For these experiments, spectra were acquired with 20 minute acquisition times. The red curve shows the spectrum taken with the gate held open by rotating the analyzer to maximize through-put in the absence of a pump pulse. The black curve shows the spectrum taken through the Kerr gate (with the analyzer aligned to minimize throughput in the abscence of a pump pulse). The green curve is the spectrum with only the pump beam on, showing the level of background arising from the residual attenuated pump beam. Finally, the blue curve shows the spectrum taken through the Kerr gate in the absence of a pump pulse. Note that the upper curve has been scaled to 0.1% of its original value so that the curves can be plotted on the same y-axis. In order to compare the quality of Raman peaks obtainable from the two spectra, the ungated and gated spectra were background corrected with a 5th order polynomial determined using the method of Lieber and Mahadevan-Jansen . Those results are shown in the bottom panel of Fig. 3, with the open-gate spectrum scaled to 0.025% of its original value. The characteristic high-wavenumber peaks of toluene are clearly observable in the gated spectrum  (blue line), with the observed spectrum matching closely to a spectrum taken from a pure toluene sample (shown in black). These features are masked by noise and artifacts in the ungated spectrum, shown in red.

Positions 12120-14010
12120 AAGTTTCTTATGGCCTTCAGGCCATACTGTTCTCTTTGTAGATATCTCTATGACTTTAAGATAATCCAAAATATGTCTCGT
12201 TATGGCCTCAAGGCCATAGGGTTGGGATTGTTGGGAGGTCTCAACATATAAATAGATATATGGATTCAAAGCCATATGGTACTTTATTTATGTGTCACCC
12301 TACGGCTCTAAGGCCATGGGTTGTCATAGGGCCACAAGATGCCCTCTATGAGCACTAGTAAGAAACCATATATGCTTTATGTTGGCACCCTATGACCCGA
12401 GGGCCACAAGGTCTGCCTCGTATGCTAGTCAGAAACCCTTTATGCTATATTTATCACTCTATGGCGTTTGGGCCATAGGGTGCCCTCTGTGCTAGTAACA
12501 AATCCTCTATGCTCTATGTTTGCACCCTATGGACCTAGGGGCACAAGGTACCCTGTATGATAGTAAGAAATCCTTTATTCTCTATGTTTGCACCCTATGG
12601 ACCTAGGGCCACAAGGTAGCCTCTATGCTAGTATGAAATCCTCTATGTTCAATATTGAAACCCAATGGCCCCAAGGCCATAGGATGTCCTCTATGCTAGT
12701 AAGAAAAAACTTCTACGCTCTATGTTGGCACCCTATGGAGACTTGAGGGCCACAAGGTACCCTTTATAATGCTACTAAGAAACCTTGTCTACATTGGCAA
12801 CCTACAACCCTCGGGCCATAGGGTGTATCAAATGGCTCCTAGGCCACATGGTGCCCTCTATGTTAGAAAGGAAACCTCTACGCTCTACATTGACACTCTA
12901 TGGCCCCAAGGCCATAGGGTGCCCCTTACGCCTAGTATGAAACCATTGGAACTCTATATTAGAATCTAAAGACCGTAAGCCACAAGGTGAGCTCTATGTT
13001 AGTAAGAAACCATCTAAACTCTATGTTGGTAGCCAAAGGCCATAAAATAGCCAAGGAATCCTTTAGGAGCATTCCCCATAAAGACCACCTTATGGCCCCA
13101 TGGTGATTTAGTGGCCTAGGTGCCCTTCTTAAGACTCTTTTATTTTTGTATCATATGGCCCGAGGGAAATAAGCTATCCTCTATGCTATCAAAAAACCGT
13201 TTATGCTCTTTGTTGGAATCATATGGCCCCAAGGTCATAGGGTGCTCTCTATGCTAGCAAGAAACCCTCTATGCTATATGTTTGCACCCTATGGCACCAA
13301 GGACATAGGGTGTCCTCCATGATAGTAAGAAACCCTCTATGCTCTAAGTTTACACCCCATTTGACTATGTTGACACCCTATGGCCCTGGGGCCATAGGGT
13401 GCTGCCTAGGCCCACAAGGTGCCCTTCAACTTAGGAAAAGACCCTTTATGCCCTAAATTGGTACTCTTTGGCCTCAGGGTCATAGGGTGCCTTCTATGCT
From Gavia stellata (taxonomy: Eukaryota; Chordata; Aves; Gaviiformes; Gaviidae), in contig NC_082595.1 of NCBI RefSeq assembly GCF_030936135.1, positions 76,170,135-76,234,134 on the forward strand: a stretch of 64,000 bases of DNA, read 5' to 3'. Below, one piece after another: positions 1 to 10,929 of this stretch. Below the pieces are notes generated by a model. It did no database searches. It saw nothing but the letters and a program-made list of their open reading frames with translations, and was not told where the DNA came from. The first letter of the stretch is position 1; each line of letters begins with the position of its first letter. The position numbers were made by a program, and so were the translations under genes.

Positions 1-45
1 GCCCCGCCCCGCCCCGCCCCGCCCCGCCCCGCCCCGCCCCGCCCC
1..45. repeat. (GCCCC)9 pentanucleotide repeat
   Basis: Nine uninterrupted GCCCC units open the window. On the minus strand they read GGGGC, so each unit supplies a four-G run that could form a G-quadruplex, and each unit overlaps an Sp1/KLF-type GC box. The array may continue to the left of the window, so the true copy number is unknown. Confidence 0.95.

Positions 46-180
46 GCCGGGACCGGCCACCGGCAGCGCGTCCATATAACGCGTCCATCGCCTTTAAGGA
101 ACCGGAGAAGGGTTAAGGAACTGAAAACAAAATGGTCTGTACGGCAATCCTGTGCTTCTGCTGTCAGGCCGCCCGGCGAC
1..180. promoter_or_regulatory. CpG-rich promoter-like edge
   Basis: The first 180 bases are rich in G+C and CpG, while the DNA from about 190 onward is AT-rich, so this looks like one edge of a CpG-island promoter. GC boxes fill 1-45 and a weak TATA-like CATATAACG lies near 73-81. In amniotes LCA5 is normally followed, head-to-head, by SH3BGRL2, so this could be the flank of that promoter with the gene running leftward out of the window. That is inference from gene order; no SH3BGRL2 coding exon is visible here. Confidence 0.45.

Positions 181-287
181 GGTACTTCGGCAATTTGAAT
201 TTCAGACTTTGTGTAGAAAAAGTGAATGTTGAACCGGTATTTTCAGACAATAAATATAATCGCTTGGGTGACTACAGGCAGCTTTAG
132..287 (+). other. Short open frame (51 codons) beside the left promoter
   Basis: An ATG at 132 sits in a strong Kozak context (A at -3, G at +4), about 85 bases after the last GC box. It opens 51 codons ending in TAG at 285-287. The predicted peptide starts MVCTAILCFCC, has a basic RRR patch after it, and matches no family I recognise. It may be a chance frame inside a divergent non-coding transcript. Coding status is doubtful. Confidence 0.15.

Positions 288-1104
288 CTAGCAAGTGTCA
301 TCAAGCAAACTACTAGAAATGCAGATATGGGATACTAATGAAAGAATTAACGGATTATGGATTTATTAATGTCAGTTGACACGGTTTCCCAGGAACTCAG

3.3. Stem of a Star Jasmine Plant
Study of lignin, cellulose, and related compounds in plant biology is an area of increasing interest due to the recent emergence of cellulosic biomass as an alternative fuel source [29, 30]. Cellulosic materials residing within plant cell walls can be converted to biofuels only after extraction from a dense network of pectin and lignin polymers. Efforts to modify this network to permit efficient extraction of biomass is an area of highly active research , however efforts to study relevant plant species directly with high-resolution Raman microscopy have been hampered by overwhelming autofluorescence, requiring either prohibitive integration times or use of nonfluorescing senescent plant samples .